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Postsocialist, post-conflict, postcolonial?

This book explains theoretical work in postcolonial and postsocialist studies to offer a novel and distinctive insight into how Yugoslavia is configured by, and through, race. It presents the history of how ideas of racialised difference have been translated globally in Yugoslavia. The book provides a discussion on the critical race scholarship, global historical sociologies of 'race in translation' and south-east European cultural critique to show that the Yugoslav region is deeply embedded in global formations of race. It considers the geopolitical imagination of popular culture; the history of ethnicity; and transnational formations of race before and during state socialism, including the Non-Aligned Movement. The book also considers the post-Yugoslav discourses of security, migration, terrorism and international intervention, including the War on Terror and the refugee crisis. It elaborates how often-neglected aspects of the history of nationhood and migration reveal connections that tie the region into the global history of race. The book also explains the linkage between ethnic exclusivism and territory in the ethnopolitical logic of the Bosnian conflict and in the internationally mediated peace agreements that enshrined it: 'apartheid cartography'. Race and whiteness remained perceptible in post-war Bosnian identity discourses as new, open-ended forms of post-conflict international intervention developed.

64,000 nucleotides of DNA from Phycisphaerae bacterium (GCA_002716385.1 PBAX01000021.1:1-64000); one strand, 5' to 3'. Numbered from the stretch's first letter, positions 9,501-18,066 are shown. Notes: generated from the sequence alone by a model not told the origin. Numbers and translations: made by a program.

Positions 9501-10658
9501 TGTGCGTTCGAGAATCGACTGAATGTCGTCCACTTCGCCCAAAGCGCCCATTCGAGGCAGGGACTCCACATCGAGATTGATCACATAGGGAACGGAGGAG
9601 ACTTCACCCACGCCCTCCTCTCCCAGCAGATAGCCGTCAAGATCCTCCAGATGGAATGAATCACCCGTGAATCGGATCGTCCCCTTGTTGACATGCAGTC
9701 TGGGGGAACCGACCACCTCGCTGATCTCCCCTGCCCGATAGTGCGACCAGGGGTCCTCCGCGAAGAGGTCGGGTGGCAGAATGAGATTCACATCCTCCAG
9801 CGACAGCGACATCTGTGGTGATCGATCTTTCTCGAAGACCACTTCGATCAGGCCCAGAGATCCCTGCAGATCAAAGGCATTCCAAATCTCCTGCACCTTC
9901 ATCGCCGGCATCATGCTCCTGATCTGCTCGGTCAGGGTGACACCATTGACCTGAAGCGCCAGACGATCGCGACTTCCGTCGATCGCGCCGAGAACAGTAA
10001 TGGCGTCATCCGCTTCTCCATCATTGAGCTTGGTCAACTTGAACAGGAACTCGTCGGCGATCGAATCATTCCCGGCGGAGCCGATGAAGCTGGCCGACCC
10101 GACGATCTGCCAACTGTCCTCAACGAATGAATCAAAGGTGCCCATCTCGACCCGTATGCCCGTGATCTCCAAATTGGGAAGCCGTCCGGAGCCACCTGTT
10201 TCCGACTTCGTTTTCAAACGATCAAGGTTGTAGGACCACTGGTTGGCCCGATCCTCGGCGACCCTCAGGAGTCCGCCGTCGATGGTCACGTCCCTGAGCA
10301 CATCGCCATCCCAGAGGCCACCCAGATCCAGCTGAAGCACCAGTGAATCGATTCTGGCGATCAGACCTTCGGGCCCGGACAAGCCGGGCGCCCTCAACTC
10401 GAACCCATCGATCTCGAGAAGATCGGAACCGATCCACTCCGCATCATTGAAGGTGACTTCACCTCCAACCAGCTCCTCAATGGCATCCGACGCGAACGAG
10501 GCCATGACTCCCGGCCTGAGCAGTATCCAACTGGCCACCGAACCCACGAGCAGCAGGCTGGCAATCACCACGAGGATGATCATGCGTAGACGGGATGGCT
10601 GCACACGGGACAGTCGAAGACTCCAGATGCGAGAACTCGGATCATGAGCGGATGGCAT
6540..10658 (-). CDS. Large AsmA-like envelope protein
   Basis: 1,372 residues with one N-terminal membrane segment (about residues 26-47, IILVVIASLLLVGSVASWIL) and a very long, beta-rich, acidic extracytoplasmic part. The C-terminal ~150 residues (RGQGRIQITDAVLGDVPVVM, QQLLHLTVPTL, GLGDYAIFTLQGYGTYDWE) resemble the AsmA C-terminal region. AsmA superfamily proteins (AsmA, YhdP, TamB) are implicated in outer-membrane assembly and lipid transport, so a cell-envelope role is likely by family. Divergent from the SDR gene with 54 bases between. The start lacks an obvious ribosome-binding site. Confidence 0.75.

Critical encounters between state and world

Recognition and Global Politics examines the potential and limitations of the discourse of recognition as a strategy for reframing justice and injustice within contemporary world affairs. Drawing on resources from social and political theory and international relations theory, as well as feminist theory, postcolonial studies and social psychology, this ambitious collection explores a range of political struggles, social movements and sites of opposition that have shaped certain practices and informed contentious debates in the language of recognition.

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broader contexts of anti-colonial nationalism as antecedents and legitimate elements of the field. And to conceive of the field as the provenance of materialist, historicist critics as much as it is of textualist and culturalist critics. If we look at the publication trajectory of postcolonial studies since 1978, and confine the glance only to metropolitan Anglophone academic publications within cultural studies, we find that materialist contributions have been a significant and persistent element throughout this period. The year 1989, for example, saw the publication

in Postcolonial contraventions
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Caribbean and in Britain. At the intellectual level, I have become preoccupied by a number of issues, explored here, that colonial and postcolonial studies have ignored or find difficulty in including in their grander analyses. A commonplace of postcolonial studies is the supposed subversiveness of the colonial/postcolonial subject, through the tropes of mimicry, cultural hybridity, and writing or speaking

in Frontiers of the Caribbean